There are organisations which train people, hold them to a code of conduct and list them on their websites.
Some of these organisations are reputable. Some are relatively new so it is difficult to judge.
Some of the best celebrants don’t belong to any organisation.
The worst don’t, either.
The following training and professional organisations offer a degree of reliability and are selective in their entry requirements.
The British Humanist Association (BHA) is the pioneer in the field of providing an alternative to a religious funeral. The reputation of its Humanist Ceremonies™ network rides high; everyone speaks well of humanist celebrants.
Humanist Ceremonies™ celebrants are trained and accredited by the BHA and the network extends across England and Wales. The BHA’s sister organisation, the Humanist Society of Scotland, also trains and runs a network of humanist celebrants. All trained and accredited celebrants in the BHA’s Humanist Ceremonies™ network agree to abide by its code of conduct.
If you want a hymn or a prayer in the funeral, a humanist celebrant is not for you. He or she will, though, include a period of silence in the ceremony where anyone who wants can say a silent prayer.
Here is what they say about themselves: “Nothing in a humanist ceremony would offend people who may be uneasy about a non-religious funeral. The idea is not to be hostile to religious beliefs, but to focus in a sincere way on the reality of the life that has ended.” Humanist celebrants offer a highly personal funeral ceremony.
There are quite a few BHA-trained celebrants who are no longer members of the BHA and will allow some religious elements in the ceremony; and there are celebrants who call themselves humanists but have not been trained by the BHA.
Find a BHA-trained humanist celebrant in England or Wales at: http://www.humanism.org.uk/ceremonies/search-for-a-celebrant
Find a trained humanist celebrant in Scotland by contacting the Humanist Society of Scotland here: http://www.humanism-scotland.org.uk/content/celebrants/
If you’d like to conduct your own humanist funeral, the BHA publishes a helpful book, Funerals Without God.
The Institute of Civil Funerals (IoCF)
Members of IoCF are holders of the Ofqual accredited national qualification Level 3 Diploma in Funeral Celebrancy.
They work with clients who don’t want a full religious ceremony, but may want to incorporate some religious elements – a hymn, a prayer.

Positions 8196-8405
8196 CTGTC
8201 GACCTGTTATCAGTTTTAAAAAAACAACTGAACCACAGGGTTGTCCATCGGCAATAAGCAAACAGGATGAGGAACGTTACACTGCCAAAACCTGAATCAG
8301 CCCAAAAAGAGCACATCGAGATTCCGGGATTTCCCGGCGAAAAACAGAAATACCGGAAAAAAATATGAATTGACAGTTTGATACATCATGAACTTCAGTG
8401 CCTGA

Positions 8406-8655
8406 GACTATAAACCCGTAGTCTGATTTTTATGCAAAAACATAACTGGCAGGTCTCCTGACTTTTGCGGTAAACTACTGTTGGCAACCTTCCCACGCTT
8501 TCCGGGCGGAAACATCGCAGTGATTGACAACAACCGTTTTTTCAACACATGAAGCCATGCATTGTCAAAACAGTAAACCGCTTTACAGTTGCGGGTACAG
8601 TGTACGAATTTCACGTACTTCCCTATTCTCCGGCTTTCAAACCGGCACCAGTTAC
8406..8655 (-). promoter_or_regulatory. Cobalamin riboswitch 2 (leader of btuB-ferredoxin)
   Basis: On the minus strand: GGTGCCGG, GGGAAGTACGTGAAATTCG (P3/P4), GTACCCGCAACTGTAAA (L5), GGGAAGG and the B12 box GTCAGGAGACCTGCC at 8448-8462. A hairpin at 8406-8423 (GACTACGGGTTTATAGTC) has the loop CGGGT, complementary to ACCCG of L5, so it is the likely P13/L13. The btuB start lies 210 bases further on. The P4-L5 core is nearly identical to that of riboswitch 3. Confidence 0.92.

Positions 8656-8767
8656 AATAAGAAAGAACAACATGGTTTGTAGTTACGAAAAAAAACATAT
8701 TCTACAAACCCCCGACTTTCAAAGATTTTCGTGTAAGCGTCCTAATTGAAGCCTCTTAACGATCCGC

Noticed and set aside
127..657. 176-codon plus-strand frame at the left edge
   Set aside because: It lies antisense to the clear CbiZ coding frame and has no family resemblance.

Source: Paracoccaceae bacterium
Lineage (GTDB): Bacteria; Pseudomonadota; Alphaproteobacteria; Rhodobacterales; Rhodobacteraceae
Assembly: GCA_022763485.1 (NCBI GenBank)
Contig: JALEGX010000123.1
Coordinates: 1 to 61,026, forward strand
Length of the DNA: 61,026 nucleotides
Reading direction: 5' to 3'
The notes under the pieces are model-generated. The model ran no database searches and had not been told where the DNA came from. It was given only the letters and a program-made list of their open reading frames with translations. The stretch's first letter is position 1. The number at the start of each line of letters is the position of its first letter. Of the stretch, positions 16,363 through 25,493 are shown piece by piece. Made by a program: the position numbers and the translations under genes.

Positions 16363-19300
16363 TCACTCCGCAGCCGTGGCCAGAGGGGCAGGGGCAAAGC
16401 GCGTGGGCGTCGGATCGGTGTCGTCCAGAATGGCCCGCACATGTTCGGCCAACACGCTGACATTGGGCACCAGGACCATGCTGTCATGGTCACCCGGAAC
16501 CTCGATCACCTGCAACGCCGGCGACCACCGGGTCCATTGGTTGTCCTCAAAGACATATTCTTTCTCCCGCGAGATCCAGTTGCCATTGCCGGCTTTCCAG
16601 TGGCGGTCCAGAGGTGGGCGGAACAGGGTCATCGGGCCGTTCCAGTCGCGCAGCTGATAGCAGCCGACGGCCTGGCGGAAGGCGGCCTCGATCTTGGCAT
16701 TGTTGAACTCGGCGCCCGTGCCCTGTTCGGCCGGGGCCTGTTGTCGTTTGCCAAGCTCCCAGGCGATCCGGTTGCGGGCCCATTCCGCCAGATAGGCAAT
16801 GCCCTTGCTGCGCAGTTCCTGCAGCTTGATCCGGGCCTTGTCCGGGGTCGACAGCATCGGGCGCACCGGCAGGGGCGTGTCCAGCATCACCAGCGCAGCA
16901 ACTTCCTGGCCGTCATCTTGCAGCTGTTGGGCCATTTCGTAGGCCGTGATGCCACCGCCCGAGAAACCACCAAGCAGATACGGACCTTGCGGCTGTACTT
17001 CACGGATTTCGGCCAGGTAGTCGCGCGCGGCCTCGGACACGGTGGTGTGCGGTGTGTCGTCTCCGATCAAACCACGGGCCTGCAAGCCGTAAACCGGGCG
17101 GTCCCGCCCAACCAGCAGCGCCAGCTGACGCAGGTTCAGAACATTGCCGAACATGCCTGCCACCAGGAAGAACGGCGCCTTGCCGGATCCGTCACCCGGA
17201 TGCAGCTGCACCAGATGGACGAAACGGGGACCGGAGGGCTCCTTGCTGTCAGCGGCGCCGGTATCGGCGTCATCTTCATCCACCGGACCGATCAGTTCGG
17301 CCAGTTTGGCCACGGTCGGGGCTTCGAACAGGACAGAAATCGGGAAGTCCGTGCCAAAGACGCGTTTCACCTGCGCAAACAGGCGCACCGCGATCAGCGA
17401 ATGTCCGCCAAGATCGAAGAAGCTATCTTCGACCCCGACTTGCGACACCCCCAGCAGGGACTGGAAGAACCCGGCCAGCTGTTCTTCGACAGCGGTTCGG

They also work with people who want a godless funeral.
A civil funeral is, in their words, “a funeral which is driven by the wishes, beliefs and values of the deceased and their family, not by the beliefs or ideology of the person conducting the funeral”.
In other words, it doesn’t matter what the celebrant thinks: he or she says what you think.
All members of the IoCF abide by a code of conduct, are committed to continuing professional development and have their work monitored by the Institute. Some of them term themselves civil celebrants.
There are Civil Ceremonies-trained funeral celebrants who are not members of the IoCF and there are people out there who call themselves civil celebrants who have not been trained by Civil Ceremonies.
Find a Civil Ceremonies-trained celebrant here.
Run by Totnes-based couple Jane Morrell and Simon Smith, authors of We Need To Talk About The Funeral—101 Practical Ways To Commemorate and Celebrate a Life. green fuse offers consultancy, funeral directing and celebrant training. Their celebrants offer the same service as the IoCF and the AOIC. People who have completed are awarded a Level Three Diploma and includes a module on helping families to create meaningful ritual in the funeral ceremony.They’re mostly really good.
Find a green fuse celebrant here.
The Interfaith Seminary
Trains people in a two-year course to “serve the spiritual needs of people from all faiths and none”. Its ministers do not sign up to just one religion.
Instead, “the Interfaith Seminary, believing that there is One God/Truth and many paths leading to the Source of All, is grounded in a universal and inclusive approach to spirituality. It is not designed as a rival to traditional religions.”
Interfaith ministers are well suited to people who have their own, personal spiritual beliefs but have not signed up to a mainstream religion.
They are also happy to conduct funerals for people who have no faith at all. They specialise in creating highly personal ceremonies and are noted for the care they take.
Fellowship of Independent Celebrants Ltd (FOIC)
FOIC celebrants are holders of a NOCN Level 3 qualification in ‘Civil Celebrancy in the UK’ and they sign up to a code of ethics. They conduct non-religious and semi-religious funerals. Celebrant members are listed on the FOIC website, which you can find here.
Other funeral celebrant organisations
We can’t make a judgement about the quality of celebrants trained by any of the following organisations at the moment (we’re working on it). Pick up the vibe from their websites. Tell us if we have missed any